A 30 day free trial is available. A permanent license for the plug-ins allows you to install them on two computers at the same time. No dongle or internet access is required, and you can transfer the license to a new computer every year.

The Harpex-X plug-in supports input in AmbiX, which is emerging as the standard ambisonic exchange format, B-format, which is the format used by older Soundfield microphones, and double MS. Additionally, it supports the direct input from the most popular models of tetrahedral microphone arrays. The currently supported models are the Sennheiser Ambeo, SoundField SPS-200 / NT-SF1, Core Sound TetraMic and Zoom H3-VR. It can produce a number of output formats, including first- and higher-order AmbiX.

Release notes

Version 1.6

The double M/S mode has been updated to conform with Shoeps specifications. More details in the documentation.

The Zoom H3-VR has built-in A-to-B conversion. Depending on your workflow, you might choose to use that (i.e. select FuMa or AmbiX output from the H3-VR and the same input in Harpex-X). However, many consider it best practice to keep recordings in a format as close to the source format as possible, to benefit from current and future improvements in signal processing. To that end, Harpex-X now also provides an "H3-VR" mode, supporting the Zoom H3-VR in "Ambisonics A" mode.

The THX 10.0 preset was previously a mixture between the THX 10.2 and 12.2 layouts. This has been corrected and a new THX 12.0 preset added.

The plugin parameters for input mode and speakerdome preset have changed. So if you have existing projects, please verify that the input mode is set correctly after updating the plugin. The same applies to the speakerdome preset if you use the speakerdome mode.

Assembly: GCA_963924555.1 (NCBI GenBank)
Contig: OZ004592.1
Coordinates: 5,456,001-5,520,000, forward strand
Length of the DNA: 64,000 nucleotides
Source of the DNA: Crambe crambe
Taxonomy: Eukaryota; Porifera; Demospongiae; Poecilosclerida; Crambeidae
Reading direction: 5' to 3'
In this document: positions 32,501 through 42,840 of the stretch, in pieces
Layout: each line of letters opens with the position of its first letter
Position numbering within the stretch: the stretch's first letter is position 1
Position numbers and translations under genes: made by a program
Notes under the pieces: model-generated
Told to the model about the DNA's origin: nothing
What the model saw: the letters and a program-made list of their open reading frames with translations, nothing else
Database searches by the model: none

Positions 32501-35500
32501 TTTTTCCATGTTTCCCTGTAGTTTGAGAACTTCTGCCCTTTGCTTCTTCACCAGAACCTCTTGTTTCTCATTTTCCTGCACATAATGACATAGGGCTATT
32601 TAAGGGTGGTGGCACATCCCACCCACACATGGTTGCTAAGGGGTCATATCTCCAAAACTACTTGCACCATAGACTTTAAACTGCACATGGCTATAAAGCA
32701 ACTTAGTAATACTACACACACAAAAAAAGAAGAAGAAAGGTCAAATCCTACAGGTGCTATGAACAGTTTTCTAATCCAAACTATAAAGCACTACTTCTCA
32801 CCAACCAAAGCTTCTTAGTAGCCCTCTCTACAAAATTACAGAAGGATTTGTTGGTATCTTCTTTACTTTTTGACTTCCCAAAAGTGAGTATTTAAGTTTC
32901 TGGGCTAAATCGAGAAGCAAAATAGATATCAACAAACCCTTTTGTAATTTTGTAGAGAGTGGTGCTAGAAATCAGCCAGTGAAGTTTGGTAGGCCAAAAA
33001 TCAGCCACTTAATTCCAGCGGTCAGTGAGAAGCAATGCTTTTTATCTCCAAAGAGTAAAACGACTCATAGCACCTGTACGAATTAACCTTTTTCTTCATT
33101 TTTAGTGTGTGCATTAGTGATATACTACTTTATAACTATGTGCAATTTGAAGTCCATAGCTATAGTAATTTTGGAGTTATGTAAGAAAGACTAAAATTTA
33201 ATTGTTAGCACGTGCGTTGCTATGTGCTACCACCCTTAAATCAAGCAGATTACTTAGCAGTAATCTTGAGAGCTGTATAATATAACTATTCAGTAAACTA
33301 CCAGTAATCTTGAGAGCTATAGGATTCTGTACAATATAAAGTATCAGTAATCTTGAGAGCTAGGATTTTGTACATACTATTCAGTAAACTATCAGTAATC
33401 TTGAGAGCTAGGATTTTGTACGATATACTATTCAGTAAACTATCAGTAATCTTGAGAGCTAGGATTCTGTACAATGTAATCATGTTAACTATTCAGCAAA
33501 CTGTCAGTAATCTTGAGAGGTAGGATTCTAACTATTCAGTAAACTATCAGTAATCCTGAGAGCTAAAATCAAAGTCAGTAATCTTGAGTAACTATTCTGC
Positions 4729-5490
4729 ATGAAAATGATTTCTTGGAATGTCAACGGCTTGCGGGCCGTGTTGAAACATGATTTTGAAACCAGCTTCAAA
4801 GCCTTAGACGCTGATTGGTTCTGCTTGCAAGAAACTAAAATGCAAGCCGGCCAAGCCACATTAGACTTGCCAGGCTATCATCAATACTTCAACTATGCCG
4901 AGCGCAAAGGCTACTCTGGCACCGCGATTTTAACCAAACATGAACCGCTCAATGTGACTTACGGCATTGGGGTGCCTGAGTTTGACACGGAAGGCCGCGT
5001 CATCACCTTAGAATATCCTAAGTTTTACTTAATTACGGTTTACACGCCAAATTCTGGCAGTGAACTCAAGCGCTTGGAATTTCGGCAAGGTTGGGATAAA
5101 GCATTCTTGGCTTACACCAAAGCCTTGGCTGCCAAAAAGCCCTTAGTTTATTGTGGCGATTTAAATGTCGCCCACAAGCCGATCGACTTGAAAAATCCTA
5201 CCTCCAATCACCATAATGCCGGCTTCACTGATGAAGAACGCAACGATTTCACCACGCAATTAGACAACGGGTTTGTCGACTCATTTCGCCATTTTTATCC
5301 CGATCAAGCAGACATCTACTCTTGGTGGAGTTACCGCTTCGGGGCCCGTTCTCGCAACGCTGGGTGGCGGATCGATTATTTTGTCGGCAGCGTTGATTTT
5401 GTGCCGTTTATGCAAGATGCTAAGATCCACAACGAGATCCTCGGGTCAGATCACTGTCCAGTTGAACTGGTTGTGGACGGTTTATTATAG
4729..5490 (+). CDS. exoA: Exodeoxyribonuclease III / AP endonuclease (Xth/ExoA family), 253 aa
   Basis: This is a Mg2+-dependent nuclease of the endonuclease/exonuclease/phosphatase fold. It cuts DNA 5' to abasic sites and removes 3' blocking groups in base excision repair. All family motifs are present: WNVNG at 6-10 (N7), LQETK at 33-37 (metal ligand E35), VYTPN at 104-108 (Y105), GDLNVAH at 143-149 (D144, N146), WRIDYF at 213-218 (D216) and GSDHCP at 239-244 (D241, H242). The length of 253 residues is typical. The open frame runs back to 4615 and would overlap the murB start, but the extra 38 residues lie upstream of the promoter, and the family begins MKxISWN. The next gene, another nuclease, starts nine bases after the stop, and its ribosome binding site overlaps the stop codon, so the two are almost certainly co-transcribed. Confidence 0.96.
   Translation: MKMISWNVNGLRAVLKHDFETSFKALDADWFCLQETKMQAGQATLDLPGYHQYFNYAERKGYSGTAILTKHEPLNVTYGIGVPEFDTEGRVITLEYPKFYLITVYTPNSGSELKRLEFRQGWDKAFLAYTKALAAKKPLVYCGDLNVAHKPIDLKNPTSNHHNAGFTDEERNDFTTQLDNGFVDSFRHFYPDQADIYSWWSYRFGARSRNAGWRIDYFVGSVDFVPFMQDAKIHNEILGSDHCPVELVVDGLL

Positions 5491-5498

Version 1.5 build 156

Version 1.4 build 152

Since we introduced A-format support in the previous release, several users have noted that the channel separation in some decoding modes was lower when using the built-in A-format processing than when using an external A-to-B converter. This problem has been fixed in this release, and as a bonus, a couple of the output modes benefited from the update to provide even sharper and clearer decoding also when used with B-format input.

The plugin parameters have not been changed, so user-defined presets and automation for version 1.4 build 150 will work correctly with the new one.


Version 1.4 build 150

The plugin now supports a growing list of input formats in addition to B-format input. The name has been changed from Harpex-B to Harpex-X to reflect this. The upgrade is free to holders of a permanent Harpex-B license.

Since HRTF sets can now be loaded from SOFA files, we have reduced the number of built-in HRTF sets and replaced them with higher resolution sets from the SADIE project at the University of York. The artificial head Neumann KU100 is now the default. The Kemar transfer functions from MIT have been replaced with a higher-resolution measurement of the same artificial head, provided by the SADIE project. The Listen 1053 set, which was the previous default, has been retained.

In addition, there are also a number of bug fixes and minor improvements.

Please note that the plugin parameters have been changed, so user-defined presets and automation for older versions of the plugin will have to be recreated in order to work correctly with the new one.